Here is the scenario:
Two factions, one defending its planet, the other attacking it. The winning condition for attackers is capture of leadership, so boot on the ground are required. The planet is Earth-like, the capital metropolis is coastal. WMDs on the surface are off the table.
Defenders have a wide range of equipment at their disposal, from surface-to-orbit missiles, to spaceships, satellites, planes, VTOLs, airships, choppers, tanks, boats and submarines.
Attackers are capable to launch and recover planes from orbit. They can launch troop transports from orbit as well. They have no lack of orbit-to-surface artillery either. They can match defenders in space, in the air and on the ground, but not really on the sea.
Attackers can rain death from above on anything on the surface, that includes boats. While boats can be used as a platform to launch aircrafts, troops and artillery strikes, those capabilities are redundant. Bringing in boats from space is somewhat of a logistical problem.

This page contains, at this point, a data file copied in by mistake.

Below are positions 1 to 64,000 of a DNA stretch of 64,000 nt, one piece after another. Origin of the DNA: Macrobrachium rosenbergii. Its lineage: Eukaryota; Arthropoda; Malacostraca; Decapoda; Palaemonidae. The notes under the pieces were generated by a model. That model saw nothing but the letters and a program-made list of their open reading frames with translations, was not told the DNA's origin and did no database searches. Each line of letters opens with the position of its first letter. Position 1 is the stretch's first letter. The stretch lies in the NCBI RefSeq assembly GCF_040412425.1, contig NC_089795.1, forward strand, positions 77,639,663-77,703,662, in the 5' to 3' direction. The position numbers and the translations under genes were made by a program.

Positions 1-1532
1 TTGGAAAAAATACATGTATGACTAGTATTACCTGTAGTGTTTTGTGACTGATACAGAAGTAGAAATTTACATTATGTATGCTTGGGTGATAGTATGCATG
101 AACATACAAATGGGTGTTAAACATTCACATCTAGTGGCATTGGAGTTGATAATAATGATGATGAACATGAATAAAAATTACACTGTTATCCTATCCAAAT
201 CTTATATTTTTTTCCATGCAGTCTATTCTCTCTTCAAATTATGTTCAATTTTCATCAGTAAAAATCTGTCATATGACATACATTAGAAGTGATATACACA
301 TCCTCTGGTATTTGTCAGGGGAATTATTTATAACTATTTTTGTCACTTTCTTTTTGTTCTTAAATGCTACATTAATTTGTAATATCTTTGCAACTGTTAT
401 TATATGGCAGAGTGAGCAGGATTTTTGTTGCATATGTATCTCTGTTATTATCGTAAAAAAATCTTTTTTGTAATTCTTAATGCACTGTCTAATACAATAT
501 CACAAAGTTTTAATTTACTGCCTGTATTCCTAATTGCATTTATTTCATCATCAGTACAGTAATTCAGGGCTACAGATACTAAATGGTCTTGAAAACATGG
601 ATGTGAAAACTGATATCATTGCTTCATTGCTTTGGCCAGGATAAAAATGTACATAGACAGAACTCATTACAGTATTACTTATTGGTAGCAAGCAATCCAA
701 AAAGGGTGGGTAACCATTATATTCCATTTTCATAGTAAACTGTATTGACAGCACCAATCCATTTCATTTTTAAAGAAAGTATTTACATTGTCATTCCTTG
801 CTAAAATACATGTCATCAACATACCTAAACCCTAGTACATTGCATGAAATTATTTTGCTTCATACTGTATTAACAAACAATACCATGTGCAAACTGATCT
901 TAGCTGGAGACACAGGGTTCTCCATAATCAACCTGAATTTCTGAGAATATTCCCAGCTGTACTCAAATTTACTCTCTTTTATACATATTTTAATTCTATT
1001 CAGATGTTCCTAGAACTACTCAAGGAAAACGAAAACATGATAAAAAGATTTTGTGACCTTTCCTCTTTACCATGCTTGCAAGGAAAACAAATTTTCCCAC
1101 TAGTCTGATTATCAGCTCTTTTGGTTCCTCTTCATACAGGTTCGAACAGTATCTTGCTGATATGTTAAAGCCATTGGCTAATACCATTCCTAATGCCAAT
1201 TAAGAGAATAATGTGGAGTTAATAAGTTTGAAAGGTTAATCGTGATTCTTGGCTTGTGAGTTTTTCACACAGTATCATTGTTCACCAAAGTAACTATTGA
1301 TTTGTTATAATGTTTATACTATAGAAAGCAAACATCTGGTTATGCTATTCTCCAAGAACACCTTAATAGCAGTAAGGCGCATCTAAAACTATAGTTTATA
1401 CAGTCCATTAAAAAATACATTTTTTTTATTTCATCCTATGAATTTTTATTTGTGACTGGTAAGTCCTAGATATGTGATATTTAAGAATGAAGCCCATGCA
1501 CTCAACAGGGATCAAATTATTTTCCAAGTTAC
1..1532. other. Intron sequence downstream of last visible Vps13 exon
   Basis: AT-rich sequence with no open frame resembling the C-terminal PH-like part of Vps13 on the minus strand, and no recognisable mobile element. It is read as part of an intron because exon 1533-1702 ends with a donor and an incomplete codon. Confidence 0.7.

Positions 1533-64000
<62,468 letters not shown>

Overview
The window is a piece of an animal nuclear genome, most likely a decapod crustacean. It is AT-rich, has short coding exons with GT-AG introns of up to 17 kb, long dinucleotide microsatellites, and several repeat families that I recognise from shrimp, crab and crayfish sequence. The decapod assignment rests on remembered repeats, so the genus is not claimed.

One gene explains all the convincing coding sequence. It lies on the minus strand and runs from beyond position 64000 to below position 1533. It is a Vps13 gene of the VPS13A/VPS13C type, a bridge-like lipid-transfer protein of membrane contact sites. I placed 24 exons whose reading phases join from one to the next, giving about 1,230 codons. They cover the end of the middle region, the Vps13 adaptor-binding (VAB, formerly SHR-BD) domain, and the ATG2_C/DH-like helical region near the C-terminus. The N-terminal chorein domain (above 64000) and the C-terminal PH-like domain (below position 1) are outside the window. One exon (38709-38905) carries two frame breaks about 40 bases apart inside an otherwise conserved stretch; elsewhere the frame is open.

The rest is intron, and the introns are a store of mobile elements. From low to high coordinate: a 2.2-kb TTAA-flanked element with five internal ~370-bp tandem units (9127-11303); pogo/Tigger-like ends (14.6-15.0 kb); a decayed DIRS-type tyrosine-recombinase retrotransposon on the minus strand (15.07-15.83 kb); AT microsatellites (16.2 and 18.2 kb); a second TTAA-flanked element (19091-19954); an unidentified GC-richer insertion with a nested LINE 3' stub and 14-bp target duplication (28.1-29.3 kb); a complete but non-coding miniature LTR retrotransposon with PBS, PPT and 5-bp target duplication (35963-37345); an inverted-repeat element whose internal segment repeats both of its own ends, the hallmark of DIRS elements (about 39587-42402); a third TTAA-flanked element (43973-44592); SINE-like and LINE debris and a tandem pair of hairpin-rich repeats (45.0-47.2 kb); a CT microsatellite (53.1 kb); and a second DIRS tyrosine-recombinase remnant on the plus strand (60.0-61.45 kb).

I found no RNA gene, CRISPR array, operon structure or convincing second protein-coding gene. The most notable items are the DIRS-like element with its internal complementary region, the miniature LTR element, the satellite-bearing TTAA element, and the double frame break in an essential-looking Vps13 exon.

On the other hand, opening another front could have its advantages to divide defenders' attention. Launching planes/troops from the sea surface might also be less risky. It would be a new tactic, so there is the element of surprise to consider.
The first question would be: Is it even worth taking the fight to the sea?
Now, assuming we want to fight aquatically, attackers have developed a new type of vehicle, dubbed Space/Naval Hybrid Assault Platform (military loves acronyms). It is a space-worthy ship specifically designed for the task of landing on water and floating thereafter. It cannot takeoff without assistance, and cannot fly in atmosphere beyond controlling its descent.
It could conceivably be single-use, e.g. you could disassemble it for building materials for a base of operations on land, or you could just beach it for similar results, or it may just be a fancier carrier/assault boat.
So the other question would be: What are benefits and drawbacks of such ships, and what would they best be used for?